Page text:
Thirdly, she is a multitasker, as evidenced by her numerous limbs. I think nearly everyone in libraryland relates to this, though I couldn’t think of any deity possessing many emanations wearing an assortment of hats. In any case, we do a lot of different stuff, things not normally expected of us and often times without extra compensation or simple gratitude. I cite the wrath mentioned above, all things being feeding off each other and stuff.

So as a passing warning to library-goers, if you’re ever wondering why that circulation or reference librarian is looking especially pissed off, consider the Kalis among us. We are only invoking our disdain upon the complacency of the masses for their (your) benefit. We will happily destroy your ignorance with violent force by: simultaneously instructing you on OPAC searching techniques with one pointed, scarred hand, accepting your overdue fines with another clawed and outstretched palm, shushing you with a third as we hold a bloody finger to our charcoal lips before a dangling and frothy tongue, and grasping a mobile device in a final hand, tweeting your idiocy to the world as we dance upon your expired library card which we can make happen anytime we want.

So in our grand quest for identity, it may better for you dear patrons, as well as fellow librarians, to think of ourselves as such.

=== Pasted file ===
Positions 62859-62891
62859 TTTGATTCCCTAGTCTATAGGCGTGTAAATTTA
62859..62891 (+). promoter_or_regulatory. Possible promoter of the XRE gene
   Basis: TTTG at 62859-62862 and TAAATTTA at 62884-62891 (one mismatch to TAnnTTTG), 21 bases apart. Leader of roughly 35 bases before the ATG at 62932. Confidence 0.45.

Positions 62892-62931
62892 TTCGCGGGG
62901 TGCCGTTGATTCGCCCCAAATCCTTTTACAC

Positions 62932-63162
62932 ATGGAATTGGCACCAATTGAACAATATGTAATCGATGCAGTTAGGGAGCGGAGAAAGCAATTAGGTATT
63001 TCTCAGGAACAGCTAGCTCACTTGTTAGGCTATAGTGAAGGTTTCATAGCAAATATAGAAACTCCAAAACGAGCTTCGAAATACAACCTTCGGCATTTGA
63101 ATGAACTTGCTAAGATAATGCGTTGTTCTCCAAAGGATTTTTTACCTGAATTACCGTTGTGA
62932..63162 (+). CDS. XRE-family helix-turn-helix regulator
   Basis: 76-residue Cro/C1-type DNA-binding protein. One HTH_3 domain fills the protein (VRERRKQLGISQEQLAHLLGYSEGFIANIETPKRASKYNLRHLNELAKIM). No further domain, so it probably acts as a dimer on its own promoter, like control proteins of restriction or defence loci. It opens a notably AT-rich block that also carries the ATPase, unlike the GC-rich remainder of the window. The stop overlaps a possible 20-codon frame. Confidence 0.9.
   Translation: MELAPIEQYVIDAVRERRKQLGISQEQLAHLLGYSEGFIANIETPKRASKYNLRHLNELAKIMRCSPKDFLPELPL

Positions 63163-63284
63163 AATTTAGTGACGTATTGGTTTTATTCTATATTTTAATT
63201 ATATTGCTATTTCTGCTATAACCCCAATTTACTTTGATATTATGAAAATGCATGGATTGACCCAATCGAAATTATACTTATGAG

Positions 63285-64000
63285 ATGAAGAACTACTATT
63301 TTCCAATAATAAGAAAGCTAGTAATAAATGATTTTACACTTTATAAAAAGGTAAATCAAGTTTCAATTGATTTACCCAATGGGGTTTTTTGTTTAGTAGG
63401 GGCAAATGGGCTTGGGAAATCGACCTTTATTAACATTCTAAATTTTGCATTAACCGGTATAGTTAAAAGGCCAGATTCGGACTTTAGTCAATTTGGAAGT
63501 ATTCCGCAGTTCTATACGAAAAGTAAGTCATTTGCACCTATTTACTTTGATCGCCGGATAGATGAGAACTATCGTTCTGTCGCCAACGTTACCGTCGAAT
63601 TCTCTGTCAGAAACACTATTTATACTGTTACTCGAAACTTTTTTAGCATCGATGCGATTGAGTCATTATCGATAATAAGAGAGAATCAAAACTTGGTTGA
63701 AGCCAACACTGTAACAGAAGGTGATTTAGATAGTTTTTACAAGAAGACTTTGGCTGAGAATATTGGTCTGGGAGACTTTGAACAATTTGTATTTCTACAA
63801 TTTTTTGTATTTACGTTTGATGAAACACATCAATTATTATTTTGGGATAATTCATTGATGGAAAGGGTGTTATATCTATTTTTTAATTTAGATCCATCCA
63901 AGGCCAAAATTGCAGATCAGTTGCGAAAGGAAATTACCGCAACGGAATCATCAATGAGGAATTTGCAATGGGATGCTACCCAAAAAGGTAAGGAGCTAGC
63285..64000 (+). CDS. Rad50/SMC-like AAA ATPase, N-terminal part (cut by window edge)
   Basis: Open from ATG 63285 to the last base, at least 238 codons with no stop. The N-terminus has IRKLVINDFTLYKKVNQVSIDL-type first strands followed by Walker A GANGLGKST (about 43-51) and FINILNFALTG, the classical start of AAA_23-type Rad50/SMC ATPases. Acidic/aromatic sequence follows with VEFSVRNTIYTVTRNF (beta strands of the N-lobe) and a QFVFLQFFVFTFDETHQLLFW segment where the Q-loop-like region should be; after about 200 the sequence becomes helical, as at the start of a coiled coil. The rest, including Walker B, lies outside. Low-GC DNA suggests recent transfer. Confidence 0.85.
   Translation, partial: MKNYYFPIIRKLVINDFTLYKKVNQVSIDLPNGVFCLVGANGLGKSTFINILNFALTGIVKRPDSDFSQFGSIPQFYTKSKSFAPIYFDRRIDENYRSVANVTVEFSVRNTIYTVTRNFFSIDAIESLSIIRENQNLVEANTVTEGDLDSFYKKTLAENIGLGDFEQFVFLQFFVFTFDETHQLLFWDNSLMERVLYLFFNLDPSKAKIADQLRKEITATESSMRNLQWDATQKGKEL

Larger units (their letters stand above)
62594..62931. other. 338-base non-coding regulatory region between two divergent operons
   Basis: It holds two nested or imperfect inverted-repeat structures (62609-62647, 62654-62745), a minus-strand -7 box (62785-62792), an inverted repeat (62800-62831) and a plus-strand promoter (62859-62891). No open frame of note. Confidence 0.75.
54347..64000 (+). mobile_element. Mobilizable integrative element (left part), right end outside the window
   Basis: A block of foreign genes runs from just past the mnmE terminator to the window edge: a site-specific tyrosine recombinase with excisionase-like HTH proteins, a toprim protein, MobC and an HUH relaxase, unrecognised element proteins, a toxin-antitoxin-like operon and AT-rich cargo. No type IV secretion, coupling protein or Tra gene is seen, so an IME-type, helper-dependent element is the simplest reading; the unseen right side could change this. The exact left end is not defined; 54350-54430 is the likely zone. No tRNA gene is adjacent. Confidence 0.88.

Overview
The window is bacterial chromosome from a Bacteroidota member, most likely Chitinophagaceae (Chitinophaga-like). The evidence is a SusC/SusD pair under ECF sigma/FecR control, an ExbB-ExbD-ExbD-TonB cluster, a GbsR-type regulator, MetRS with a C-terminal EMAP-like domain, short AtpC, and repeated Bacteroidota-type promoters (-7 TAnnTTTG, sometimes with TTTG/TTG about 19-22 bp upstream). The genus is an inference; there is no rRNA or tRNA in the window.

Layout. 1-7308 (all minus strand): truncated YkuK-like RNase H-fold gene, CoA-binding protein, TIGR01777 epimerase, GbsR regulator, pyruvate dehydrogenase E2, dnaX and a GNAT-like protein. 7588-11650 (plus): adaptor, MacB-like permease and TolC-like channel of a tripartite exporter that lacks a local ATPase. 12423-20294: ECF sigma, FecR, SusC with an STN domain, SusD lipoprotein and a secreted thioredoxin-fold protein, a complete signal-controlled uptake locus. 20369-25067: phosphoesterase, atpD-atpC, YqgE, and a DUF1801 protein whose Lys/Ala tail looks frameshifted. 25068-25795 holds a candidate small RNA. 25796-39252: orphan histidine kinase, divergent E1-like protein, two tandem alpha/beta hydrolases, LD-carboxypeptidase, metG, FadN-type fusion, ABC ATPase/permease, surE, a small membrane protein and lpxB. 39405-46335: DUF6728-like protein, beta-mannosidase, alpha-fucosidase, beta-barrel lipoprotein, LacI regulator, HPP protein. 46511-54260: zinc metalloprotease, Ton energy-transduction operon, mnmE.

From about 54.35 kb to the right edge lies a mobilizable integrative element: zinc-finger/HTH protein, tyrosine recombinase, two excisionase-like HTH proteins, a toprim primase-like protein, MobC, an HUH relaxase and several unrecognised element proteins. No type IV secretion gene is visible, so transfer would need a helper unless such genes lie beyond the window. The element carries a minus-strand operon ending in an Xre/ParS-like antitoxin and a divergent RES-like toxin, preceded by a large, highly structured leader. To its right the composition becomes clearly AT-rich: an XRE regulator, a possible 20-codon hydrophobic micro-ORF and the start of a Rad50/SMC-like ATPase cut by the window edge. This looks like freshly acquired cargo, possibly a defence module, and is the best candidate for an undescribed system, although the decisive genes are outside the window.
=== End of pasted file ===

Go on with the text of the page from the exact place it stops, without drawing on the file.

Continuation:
skimmers and scanners

Sayeth David Carr:

What changes our brains is, on the one hand, repetition and, on the other hand, neglect. That’s why I believe the Net is having such far-reaching intellectual consequences. When we’re online, we tend to perform the same physical and mental actions over and over again, at a high rate of speed and in a state of perpetual distractedness. The more we go through those motions, the more we train ourselves to be skimmers and scanners and surfers. But the Net provides no opportunity or encouragement for more placid, attentive thought. What we’re losing, through neglect, is our capacity for contemplation, introspection, reflection — all those ways of thinking that require attentiveness and deep concentration.

Granted, graduate students of all types are often forced into being “skimmers and scanners” but they are graduate students…research is central their raison d’etre, whereas for undergrads…not so much. And while certain sites do encourage attentive thought, I suspect that the groupthink will outweigh the introspection and contemplation for  which Carr longs.  Hence people will be seeking out their suppositions, rather than actually slog through the process of learning. The Internet magnifies the potential for dumb aggregation of information, not the coherent synthesis of it.

library time

There’s not enough of it:

Academic librarians are eager to offer sessions for students on what we call “research education.” But the mistaken assumption that students don’t need it means that many professors don’t ask us to meet with their students, or even respond to our enthusiastic offers to lead such sessions. Students don’t need to be taught anything about working online, because they were practically born digital, right?